What I Read This Month: August 2022

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For six years now, every Monday morning, I’ve posted a photo on my Facebook Page of the books I finished during the week, with the tag #GretchenRubinReads.

I get a big kick out of this weekly habit—it’s a way to shine a spotlight on all the terrific books that I’ve read.

As I write about in my book Better Than Before, for most of my life, my habit was to finish any book that I started. Finally, I realized that this approach meant that I spent time reading books that bored me, and I had less time for books that I truly enjoy. These days, I put down a book if I don’t feel like finishing it, so I have more time to do my favorite kinds of reading.

This habit means that if you see a book included in the #GretchenRubinReads photo, you know that I liked it well enough to read to the last page.

When I read books related to an area I’m researching for a writing project, I carefully read and take notes on the parts that interest me, and skim the parts that don’t. So I may list a book that I’ve partly read and partly skimmed. For me, that still “counts.”

If you’d like more ideas for habits to help you get more reading done, read this post or download my “Reading Better Than Before” worksheet.

You can also follow me on Goodreads where I track books I’ve read.

If you want to see what I read last month, the full list is here.

Lately, I’ve been listening to a lot of episodes of Backlisted, a books podcast that I love, and many of the suggestions this month were inspired by the hosts’ conversations.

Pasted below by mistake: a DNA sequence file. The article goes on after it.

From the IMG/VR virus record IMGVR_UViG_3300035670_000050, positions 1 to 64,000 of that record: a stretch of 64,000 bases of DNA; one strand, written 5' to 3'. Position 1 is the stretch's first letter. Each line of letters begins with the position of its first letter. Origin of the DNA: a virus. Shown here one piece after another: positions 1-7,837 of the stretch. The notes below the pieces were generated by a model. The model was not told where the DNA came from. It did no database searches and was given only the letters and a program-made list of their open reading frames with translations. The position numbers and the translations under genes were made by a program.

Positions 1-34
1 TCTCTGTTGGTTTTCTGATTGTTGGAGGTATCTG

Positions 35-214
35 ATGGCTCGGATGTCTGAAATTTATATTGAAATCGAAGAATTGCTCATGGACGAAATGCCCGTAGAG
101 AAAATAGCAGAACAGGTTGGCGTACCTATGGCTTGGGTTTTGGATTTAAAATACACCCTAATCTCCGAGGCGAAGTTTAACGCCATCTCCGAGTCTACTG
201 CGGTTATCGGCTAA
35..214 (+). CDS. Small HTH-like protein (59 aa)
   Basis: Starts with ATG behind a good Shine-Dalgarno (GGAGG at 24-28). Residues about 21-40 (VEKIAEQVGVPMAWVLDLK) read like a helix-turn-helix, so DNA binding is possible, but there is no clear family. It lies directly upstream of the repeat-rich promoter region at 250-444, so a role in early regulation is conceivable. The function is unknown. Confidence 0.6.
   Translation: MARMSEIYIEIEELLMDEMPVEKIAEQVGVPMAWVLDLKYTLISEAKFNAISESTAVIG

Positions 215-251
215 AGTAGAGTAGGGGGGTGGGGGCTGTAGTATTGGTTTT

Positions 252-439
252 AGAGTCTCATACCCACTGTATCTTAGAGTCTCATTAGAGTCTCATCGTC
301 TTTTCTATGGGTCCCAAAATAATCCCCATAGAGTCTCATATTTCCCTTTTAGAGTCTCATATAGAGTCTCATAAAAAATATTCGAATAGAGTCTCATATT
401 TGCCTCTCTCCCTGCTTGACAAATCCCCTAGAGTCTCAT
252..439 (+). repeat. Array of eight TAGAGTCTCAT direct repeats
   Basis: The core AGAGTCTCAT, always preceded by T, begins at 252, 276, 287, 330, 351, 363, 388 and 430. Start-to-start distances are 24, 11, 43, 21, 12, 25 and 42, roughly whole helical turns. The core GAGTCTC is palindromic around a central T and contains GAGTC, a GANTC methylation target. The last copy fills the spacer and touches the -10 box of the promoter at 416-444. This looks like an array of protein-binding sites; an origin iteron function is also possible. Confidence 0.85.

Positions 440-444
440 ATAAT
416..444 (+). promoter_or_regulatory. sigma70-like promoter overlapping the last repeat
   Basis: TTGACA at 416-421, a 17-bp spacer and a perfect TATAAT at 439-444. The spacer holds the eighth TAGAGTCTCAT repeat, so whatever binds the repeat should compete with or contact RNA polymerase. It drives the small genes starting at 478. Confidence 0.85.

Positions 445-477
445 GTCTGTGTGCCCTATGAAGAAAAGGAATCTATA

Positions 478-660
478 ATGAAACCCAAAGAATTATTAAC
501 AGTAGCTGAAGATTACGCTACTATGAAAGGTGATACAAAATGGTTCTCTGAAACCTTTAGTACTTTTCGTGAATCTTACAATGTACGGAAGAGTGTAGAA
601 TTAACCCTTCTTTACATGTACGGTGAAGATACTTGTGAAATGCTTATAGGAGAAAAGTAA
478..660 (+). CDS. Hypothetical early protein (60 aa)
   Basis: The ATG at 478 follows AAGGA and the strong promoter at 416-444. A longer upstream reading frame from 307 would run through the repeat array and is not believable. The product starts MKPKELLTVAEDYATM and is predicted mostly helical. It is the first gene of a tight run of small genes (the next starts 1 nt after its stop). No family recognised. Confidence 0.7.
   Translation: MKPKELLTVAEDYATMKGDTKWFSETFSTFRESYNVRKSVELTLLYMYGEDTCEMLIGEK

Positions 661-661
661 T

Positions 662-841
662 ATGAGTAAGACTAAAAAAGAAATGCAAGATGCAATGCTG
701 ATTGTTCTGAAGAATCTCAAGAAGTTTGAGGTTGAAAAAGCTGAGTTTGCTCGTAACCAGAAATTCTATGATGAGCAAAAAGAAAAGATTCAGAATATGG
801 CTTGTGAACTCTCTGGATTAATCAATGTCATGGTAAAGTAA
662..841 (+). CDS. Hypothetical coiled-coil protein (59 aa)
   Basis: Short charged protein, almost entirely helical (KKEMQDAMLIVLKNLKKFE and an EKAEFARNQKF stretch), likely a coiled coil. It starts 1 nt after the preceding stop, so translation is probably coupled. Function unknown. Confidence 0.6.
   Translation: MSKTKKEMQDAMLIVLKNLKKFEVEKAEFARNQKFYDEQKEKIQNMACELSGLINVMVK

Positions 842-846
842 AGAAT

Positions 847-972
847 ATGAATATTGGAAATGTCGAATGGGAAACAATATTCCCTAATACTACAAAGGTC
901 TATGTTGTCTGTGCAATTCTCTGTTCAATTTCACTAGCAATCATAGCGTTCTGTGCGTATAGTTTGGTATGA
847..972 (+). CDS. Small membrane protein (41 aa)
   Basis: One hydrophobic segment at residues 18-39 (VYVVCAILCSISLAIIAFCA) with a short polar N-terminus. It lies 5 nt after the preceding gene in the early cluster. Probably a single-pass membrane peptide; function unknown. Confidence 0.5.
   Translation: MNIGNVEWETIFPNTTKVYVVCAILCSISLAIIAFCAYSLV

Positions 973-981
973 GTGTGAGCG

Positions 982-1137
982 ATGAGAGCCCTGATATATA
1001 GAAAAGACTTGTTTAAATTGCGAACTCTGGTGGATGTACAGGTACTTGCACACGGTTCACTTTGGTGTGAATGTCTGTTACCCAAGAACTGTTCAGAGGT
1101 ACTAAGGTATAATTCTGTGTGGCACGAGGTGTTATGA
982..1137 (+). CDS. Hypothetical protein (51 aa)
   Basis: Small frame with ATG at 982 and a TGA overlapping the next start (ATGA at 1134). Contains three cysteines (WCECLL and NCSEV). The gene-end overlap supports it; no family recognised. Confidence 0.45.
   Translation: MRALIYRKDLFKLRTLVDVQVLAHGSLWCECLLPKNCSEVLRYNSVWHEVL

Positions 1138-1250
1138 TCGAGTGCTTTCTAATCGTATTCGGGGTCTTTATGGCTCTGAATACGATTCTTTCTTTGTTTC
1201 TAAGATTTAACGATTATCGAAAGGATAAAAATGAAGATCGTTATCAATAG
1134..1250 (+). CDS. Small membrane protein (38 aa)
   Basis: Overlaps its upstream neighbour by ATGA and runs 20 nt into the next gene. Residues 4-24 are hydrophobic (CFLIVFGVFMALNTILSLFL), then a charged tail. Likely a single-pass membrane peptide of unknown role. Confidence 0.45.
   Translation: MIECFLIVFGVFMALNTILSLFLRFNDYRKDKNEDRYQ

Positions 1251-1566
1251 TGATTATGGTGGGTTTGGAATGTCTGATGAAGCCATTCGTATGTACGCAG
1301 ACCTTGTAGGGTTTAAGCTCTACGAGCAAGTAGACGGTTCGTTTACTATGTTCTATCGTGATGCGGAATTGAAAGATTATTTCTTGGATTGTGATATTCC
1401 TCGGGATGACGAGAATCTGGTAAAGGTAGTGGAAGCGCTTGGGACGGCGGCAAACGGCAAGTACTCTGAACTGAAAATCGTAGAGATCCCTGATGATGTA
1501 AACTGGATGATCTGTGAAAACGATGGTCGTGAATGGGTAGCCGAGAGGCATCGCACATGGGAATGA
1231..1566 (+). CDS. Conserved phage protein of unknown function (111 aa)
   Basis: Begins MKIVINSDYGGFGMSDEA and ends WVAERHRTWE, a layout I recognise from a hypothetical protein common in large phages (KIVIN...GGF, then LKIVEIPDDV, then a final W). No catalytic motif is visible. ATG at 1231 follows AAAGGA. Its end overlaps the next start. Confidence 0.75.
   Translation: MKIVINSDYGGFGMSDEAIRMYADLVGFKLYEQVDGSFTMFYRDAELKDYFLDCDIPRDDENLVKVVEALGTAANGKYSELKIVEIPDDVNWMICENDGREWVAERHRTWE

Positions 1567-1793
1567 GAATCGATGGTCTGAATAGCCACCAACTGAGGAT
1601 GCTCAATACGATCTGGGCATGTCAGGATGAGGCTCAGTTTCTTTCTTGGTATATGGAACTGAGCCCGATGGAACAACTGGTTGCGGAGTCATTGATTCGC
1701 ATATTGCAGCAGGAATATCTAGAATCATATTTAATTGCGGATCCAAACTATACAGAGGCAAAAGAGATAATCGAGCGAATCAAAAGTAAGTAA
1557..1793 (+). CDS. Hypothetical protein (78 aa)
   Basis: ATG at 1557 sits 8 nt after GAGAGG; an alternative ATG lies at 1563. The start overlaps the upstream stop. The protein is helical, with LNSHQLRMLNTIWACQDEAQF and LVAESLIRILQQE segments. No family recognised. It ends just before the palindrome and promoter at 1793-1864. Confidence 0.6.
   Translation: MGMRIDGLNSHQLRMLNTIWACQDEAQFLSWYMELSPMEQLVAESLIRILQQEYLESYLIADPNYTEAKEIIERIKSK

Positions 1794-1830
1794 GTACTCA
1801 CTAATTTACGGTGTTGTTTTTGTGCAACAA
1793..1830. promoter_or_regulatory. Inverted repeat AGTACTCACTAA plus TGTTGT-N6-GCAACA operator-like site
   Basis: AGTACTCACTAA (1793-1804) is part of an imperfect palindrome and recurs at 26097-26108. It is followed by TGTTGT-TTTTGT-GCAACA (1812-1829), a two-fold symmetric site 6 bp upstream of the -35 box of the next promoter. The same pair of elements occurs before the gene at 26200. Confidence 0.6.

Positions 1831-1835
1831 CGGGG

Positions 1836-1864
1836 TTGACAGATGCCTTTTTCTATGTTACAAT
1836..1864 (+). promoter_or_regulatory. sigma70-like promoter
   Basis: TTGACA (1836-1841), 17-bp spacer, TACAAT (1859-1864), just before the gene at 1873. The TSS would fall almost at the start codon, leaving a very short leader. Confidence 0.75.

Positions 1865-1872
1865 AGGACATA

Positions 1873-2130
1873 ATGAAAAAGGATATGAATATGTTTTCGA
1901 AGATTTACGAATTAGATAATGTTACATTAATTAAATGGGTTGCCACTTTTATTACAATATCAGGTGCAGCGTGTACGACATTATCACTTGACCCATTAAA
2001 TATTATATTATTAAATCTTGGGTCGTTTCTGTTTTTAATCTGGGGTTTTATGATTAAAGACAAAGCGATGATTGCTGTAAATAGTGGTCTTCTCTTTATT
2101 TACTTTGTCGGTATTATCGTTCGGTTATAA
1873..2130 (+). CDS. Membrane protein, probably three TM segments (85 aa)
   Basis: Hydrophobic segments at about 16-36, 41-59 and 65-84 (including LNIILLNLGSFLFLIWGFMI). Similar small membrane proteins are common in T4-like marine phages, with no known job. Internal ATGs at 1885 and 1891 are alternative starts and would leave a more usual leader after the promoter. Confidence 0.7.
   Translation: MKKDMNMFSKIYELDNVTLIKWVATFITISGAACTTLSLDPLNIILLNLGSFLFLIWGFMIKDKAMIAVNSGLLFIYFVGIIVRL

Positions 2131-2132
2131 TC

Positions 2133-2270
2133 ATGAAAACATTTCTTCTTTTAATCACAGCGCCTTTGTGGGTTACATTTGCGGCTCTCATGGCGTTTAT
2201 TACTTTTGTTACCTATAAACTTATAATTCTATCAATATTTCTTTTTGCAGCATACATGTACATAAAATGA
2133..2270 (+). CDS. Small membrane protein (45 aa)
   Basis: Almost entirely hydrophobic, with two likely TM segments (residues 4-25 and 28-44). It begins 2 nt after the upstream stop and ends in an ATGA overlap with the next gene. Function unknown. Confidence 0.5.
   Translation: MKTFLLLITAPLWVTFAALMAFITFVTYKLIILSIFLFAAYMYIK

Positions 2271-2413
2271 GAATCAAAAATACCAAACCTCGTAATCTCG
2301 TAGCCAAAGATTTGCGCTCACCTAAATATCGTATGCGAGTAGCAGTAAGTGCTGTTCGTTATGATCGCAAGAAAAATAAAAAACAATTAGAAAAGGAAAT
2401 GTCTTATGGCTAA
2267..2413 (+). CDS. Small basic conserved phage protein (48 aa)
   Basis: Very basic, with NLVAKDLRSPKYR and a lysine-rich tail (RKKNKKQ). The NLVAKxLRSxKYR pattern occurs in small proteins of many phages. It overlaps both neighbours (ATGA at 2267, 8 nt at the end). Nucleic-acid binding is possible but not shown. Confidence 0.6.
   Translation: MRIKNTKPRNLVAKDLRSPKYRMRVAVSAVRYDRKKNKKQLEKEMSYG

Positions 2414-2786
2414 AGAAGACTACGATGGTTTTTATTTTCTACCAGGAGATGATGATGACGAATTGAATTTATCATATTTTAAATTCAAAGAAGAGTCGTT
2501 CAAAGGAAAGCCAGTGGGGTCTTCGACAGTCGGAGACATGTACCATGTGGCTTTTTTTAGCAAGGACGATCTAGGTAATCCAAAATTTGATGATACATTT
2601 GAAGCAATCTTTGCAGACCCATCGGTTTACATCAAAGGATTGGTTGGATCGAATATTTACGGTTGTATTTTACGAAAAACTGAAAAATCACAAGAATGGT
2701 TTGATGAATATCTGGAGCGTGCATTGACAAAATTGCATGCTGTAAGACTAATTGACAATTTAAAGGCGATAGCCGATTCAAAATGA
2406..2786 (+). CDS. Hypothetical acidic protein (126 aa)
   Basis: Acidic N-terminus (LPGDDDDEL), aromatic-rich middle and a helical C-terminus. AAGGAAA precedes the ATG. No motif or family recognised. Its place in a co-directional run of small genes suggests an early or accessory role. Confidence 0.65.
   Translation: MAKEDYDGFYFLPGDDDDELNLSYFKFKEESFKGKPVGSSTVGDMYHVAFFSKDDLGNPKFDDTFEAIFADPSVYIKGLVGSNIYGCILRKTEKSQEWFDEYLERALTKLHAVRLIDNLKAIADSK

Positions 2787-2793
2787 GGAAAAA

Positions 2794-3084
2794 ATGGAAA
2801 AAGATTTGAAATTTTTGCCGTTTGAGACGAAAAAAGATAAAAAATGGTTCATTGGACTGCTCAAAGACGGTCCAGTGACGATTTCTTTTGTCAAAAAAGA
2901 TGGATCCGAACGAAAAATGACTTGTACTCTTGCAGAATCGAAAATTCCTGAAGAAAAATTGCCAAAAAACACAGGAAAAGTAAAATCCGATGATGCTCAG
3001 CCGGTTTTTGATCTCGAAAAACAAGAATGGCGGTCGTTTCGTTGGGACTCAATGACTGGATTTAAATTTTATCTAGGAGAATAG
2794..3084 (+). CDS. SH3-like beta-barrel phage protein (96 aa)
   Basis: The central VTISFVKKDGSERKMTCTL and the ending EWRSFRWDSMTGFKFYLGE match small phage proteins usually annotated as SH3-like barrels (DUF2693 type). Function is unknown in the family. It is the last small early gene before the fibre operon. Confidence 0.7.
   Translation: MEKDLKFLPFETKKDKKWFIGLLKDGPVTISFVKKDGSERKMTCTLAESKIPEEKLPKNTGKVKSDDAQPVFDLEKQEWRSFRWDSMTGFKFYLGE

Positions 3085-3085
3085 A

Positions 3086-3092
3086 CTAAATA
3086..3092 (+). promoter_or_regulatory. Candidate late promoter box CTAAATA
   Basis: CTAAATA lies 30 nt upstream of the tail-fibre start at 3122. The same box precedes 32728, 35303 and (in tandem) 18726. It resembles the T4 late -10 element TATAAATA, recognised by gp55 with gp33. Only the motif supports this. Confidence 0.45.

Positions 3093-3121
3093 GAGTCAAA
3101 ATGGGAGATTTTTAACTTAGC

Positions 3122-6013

August 2022 Reading:

This Year You Write Your Novel by Walter Mosley (Amazon, Bookshop) — I like reading about the creative process — this comes from a renowned novelist.

The Beginning of Spring by Penelope Fitzgerald (Amazon, Bookshop) — This is a short, thought-provoking, mysterious novel.

Caldicott Place by Noel Streatfeild (Amazon) — I love Streatfeild’s work! A delightful children’s book.

Babel-17 by Samuel R. Delany (Amazon, Bookshop) — Interesting sci-fi about secret communication.

One Fine Day by Mollie Panter-Downes (Amazon) — A compelling, quiet novel about the post-World War II era in Britain.

We Learn Nothing: Essays by Tim Kreider (Amazon, Bookshop) — I recently discovered the work of Tim Kreider; terrific essays.

How to End a Story by Helen Garner (Amazon, Bookshop) — A writer’s diary from the time when her marriage was ending.

Fixing My Gaze: A Scientist’s Journey Into Seeing in Three Dimensions by Susan R. Barry (Amazon, Bookshop) — An absolutely fascinating account of learning to see in 3D at the age of 48. I will never take three-dimensional sight for granted again.

Frida Kahlo: The Last Interview: and Other Conversations (The Last Interview Series) (Amazon, Bookshop) — I love this book series, and this was an interesting quick look at Kahlo’s life and work.

Miss Buncle’s Book by D.E. Stevenson (Amazon, Bookshop) — Absolutely delightful, a light story where good is rewarded and bad is punished or improved. It reminded me of Streatfeild (see above). I plan to read more by Stevenson.

Carrie’s War by Nina Bawden (Amazon) — A classic children’s book set in the time of the Blitz; interesting characters.

The House of Sleep by Jonathan Coe (Amazon, Bookshop) — Amazing structure and a compelling story.

A Wreath for the Enemy by Pamela Frankeu (Amazon) — How did I hear about this novel? I have no idea — loved it.

My Phantoms by Gwendoline Riley (Amazon, Bookshop) — Guardian Best Books of 2021 preview, Observer Best Books of 2021 preview, Daily Mail Best Books of 2021 preview — a novel about a woman’s complicated relationship with her mother.

Maiden Voyage by Denton Welch (Amazon) — an author’s account of the year he was sixteen, before World War II: he ran away from boarding school, went back to school, then traveled to China with his father.

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